You have all your yard sale stuff organized and waiting to be priced. But how do you price it? That is the big question that many garage sale enthusiasts will face. Get a quick guide for setting your garage sale pricing. Tips and tricks will take you through haggling.
Guide to Yard Sale Pricing
Setting the prices for your garage sale isn't rocket science. Follow a few quick guidelines to get things priced to sell.
Use the 10% Rule
If in doubt, you use the 10% rule, which means 10% of retail. This is the price point that will get you the most money from customers that visit your yard. Depending on the item, you can go anywhere from 10-30%. This isn't a lot. But it will get you some money in your pocket and get rid of all those things that you aren't using.
Feel Out Prices in Your Area
The retail price in every town and city is not the same. To get rid of the most items, you need to set prices that are reasonable. Finding that perfect price point might take a bit of research by checking out the prices at other garage sales in your area.
Setting Rounded Prices
When it comes to setting prices, you'll want to put a little bit of thought into it. Customers will appreciate if the items are priced in rounded numbers like increments of $0.25. When you're pricing larger items, make nice rounded prices like $25 or $30. It's not like the store where they have things for $9.99.
Having the Right Amount of Change
It's important to have the right amount of change when it comes to your yard sale. You will want to make sure that you have lots of quarters, about two rolls. You'll also need dimes and nickels, if you have items priced below $0.25. When it comes to cash, you'll want to have between 30-50 $1s, 5-10 $5s and 5 $10s. If you have larger priced items like furniture or vehicles, then you might want to have a hundred in $20s too.
Techniques for Garage Sale Pricing
When it comes to labeling your items, there are a few ways that you can go.
- Buy garage sale labels with numbers printed on them
- Use masking tape and a felt pen
- Get low adhesive stickers and write your prices with a sharpie
- Tie tags to the items and write the price with a ballpoint pen
- Write the price on the item or the item tag (clothing) with a ballpoint pen (only do this on things that are washable)
General Tips About Yard Sale Pricing
People don't want to ask you how much you are going to charge for something. Therefore, it is important for everything to be clearly labeled.
In theory, throwing like items in a box with a sign with $1 on it is great. However, not everyone of those books is worth $1. So, it is important that everything have a price. This can also avoid things getting misplaced or customers lying about the price.
Differentiate Between Families
If you have a yard sale covering multiple families, you'll want to get multi-colored pricing stickers and designate one for each family. You can also write the families initials on the tags to differentiate. Using bright colored tags is usually easiest, especially when you have a lot of people show up at once.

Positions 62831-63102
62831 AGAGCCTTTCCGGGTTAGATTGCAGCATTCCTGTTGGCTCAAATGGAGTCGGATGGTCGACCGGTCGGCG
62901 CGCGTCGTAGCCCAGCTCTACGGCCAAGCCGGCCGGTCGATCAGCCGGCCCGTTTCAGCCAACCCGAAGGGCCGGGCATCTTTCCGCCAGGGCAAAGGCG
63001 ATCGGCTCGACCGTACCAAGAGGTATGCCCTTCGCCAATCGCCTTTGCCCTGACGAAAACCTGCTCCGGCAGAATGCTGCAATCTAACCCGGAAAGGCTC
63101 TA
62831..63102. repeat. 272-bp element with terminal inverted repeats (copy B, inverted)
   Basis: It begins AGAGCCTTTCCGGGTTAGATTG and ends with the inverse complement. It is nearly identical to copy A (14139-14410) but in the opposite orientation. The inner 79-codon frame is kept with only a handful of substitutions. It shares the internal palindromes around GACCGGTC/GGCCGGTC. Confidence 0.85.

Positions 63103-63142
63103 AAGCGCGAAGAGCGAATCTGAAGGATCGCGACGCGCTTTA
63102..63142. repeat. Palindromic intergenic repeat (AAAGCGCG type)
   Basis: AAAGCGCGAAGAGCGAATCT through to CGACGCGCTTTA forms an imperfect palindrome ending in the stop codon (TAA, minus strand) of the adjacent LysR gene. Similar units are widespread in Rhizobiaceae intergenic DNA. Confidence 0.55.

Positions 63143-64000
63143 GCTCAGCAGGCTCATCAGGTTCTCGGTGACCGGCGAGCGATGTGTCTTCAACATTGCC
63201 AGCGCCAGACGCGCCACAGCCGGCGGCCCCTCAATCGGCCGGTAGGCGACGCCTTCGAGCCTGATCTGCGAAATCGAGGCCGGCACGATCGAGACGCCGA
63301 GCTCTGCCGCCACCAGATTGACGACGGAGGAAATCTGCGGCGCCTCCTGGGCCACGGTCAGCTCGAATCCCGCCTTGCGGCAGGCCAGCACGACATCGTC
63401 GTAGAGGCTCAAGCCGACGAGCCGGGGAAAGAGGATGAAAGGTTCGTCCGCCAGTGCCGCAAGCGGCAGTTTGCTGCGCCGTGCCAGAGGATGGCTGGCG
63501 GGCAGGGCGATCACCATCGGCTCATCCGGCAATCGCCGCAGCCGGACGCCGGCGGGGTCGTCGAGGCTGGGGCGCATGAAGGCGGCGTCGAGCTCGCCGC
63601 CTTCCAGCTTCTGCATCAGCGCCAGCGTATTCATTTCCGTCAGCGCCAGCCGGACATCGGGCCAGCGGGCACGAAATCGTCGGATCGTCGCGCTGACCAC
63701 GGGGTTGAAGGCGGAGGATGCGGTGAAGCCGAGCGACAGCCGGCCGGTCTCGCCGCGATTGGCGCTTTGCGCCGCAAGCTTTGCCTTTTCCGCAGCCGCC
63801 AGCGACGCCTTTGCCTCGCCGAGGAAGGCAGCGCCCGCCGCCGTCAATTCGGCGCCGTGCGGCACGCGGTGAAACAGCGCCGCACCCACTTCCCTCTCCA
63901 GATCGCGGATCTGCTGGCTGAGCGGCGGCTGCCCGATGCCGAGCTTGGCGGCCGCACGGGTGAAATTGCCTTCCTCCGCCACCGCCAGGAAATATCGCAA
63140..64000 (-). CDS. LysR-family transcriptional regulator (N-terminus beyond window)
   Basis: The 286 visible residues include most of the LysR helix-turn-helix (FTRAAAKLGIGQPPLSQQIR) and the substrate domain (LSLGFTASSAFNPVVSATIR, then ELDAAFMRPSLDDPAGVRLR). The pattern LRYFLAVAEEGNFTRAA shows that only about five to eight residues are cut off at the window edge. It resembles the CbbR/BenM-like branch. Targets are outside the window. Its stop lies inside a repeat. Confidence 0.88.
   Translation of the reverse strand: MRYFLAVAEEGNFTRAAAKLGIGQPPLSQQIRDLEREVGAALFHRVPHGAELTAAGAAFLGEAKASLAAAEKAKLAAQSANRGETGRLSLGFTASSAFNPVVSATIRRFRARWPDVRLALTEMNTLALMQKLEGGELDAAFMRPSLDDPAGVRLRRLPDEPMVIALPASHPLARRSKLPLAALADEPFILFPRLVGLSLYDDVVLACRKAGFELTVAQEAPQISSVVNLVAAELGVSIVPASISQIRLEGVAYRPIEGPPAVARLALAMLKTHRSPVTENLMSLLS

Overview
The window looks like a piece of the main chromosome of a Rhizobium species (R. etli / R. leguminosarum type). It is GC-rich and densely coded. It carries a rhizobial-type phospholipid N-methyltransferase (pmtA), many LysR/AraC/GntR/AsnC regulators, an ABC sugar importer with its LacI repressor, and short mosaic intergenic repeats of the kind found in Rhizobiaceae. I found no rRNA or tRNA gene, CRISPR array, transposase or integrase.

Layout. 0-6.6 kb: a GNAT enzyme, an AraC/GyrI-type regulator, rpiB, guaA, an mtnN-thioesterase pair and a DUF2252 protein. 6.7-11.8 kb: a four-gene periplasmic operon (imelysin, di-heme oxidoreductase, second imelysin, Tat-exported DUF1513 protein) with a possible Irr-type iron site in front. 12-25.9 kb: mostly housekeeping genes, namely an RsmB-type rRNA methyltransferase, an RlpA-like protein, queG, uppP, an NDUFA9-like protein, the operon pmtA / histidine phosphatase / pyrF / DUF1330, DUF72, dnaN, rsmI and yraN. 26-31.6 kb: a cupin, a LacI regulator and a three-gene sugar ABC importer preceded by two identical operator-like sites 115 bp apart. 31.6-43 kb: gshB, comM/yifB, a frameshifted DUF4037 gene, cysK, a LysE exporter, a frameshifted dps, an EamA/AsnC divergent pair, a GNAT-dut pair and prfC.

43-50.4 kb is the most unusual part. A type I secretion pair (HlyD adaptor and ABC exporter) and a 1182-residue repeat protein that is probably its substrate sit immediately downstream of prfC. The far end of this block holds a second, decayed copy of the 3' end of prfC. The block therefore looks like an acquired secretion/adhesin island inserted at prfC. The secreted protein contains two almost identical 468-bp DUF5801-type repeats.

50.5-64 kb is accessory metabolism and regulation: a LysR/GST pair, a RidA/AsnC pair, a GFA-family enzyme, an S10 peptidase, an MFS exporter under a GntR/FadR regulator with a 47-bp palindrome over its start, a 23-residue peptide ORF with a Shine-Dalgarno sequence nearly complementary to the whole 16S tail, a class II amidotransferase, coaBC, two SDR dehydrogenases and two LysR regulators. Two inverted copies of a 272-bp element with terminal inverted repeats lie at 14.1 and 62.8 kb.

Use Care With Rare or Vintage Items
When it comes to rare or vintage items like records, you'll want to take a bit of care with the pricing tags that you use. You aren't just going to write $5 in sharpie on the cover. This could lose you a sale. Instead, use a low adhesive pricing tag that won't hurt or mark the item.
Price Guide for Common Items
Prices can vary by area. Just to give you an idea of common prices, check out this list.
- Children's clothes: $0.25 - 3
- Adult clothes: $1 - 5
- Books: $0.25 - 2
- DVD & CDs: $1 - 3
- Jeans: $2 - 5
- Furniture: 1/3 retail
- Costume jewelry: $0.50 - 2
- Toys: $0.50 - 5
- Dishware: $2 or less
- Dishware sets $5 - 10
- Small appliances: $3 and under
- Large appliances: 1/3 retail
- Décor: $3 - 7
- Large ticket items: 1/3 retail
Tricks for Haggling Customers
One of the fun things about a garage sale for customers is haggling. While you'll get some customers that will just pay and leave, others will haggle for every penny. When it comes to haggling, there are a few rules of thumb.
- Place a "firm" sticker on anything you are not willing to negotiate on.
- Don't take it personally.
- Stay firm to your lowest price.
- Have fun with it.
- Price items that you know will sell a bit higher to accommodate for haggling.
Pricing a Garage Sale
Setting your prices for your garage sale will take a bit of research. You don't want to go too low, but you don't want to go to high either. Finding that sweet spot will get you a little money in your pocket and declutter your house. With your guide in hand, start pricing.